Scattered thoughts

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I picked up a book today, for the first time in eleven days, and it was with much relief. I will still have time to read, damn it! My life is not over. Even though we’ve had houseguests for almost two weeks, I still feel somewhat isolated, which is pretty strange, but evidently part and parcel with caring for an infant.

A book is not exactly the outside world, but it is a step ahead of a magazine (though I still have some catching up to do on the September issues. Soon, soon! I will be able to wear normal clothing.). I still haven’t caught up on my internet browsing though: most of my contact with the outside world is happening via NPR, with a second sliver occurring via ongoing contact with work, and the biggest piece through Seth.

The book I began today is, as it happens, Two Serious Ladies by Jane Bowles, selected after reading this New Yorker piece by Maria Bustillos, referenced on The Hairpin.

Ah, John Waters. I just love John Waters, though I do not love all of his films. It’s possible that I saw Pink Flamingoes too early, but there were just things in there that I just couldn’t laugh at (don’t put that chicken there, please!). I guess it’s so absurd that it has to be funny, but oy. (An additional aside, which I’m apparently full of today: a couple weeks ago someone was telling me something about Baltimore, and I realized that everything I know about Baltimore I know through John Waters and The Wire. It must be the strangest place.)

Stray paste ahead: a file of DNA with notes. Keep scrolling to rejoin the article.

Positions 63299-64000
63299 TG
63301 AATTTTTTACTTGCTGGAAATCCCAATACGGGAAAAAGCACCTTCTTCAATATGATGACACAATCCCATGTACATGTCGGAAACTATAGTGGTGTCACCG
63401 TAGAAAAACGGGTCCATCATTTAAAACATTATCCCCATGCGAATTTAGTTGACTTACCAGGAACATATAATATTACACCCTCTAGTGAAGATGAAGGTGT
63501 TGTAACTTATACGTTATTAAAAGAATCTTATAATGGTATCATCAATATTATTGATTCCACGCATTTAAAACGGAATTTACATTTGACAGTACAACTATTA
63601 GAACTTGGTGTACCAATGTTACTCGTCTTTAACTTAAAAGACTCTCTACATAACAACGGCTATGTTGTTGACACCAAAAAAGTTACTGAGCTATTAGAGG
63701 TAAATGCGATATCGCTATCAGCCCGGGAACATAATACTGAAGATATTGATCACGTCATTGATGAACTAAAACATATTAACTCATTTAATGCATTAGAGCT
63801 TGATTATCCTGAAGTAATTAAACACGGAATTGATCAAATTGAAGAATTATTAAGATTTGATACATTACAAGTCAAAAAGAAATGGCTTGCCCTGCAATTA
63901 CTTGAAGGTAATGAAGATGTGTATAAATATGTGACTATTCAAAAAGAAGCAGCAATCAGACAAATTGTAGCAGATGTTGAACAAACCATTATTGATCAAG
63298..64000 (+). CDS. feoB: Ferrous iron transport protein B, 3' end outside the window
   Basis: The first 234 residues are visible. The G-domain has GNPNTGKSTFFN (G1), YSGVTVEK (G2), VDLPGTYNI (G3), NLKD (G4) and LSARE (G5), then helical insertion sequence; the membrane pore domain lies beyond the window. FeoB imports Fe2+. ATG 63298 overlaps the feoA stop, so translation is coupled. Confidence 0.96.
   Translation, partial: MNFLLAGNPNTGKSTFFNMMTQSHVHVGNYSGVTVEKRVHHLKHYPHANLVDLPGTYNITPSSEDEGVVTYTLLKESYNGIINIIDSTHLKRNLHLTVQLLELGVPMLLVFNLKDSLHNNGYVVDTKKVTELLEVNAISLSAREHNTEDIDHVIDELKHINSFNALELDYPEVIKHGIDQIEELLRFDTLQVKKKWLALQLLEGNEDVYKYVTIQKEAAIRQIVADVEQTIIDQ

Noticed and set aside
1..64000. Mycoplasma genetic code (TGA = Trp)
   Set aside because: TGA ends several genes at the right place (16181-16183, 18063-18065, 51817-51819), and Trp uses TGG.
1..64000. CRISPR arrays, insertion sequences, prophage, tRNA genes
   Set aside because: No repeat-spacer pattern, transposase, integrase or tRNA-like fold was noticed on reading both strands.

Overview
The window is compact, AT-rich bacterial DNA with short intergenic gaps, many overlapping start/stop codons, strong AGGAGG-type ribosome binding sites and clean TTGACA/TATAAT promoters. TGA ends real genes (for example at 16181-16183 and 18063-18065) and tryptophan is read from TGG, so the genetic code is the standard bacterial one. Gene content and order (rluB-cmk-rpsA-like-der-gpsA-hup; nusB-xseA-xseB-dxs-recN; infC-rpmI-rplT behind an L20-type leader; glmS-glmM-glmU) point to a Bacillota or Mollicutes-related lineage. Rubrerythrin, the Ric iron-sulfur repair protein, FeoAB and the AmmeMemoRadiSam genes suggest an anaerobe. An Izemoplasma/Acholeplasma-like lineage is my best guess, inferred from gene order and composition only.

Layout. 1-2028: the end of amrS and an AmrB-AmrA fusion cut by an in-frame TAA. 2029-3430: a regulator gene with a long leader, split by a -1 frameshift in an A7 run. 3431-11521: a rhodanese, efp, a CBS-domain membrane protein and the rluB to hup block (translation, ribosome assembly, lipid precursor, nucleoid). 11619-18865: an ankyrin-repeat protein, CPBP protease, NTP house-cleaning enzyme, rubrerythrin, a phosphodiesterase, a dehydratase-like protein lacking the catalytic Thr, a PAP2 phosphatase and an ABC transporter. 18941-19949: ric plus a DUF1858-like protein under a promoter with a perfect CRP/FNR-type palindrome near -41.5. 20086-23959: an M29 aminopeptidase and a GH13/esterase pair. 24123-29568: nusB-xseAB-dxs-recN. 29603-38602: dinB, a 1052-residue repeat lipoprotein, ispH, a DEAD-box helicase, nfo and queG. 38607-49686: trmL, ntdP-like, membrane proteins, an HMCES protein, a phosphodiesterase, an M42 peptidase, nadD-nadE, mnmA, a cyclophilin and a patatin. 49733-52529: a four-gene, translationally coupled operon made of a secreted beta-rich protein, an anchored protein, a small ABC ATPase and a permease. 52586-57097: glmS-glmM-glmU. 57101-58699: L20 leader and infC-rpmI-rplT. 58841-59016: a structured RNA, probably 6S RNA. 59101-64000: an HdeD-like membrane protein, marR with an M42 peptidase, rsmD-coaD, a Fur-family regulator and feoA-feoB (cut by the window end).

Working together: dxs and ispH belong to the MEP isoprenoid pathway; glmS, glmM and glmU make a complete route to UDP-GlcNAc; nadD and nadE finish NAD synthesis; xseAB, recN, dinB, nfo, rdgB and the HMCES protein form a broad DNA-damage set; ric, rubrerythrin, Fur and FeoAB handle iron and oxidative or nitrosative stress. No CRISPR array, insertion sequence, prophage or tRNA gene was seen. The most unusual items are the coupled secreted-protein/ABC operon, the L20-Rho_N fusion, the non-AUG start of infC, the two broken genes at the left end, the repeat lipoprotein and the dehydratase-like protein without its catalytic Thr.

Anyhoo, the thing I did want to evangelize about vis a vis Two Serious Ladies is the dusty writing exhortation to show, not tell. Well-told telling is a total pleasure, and just a few pages into Two Serious Ladies, I was already amused.

As a child Christina had been very much disliked by other children. She had never suffered particularly because of this, having led, even at a very early age, an active inner life that curtailed her observation of whatever went on around her, to such a degree that she never picked up the mannerisms then in vogue, and at the age of ten was called old-fashioned by other little girls. Even then she wore the look of certain fanatics who think of themselves as leaders without once having gained the respect of a single human being.

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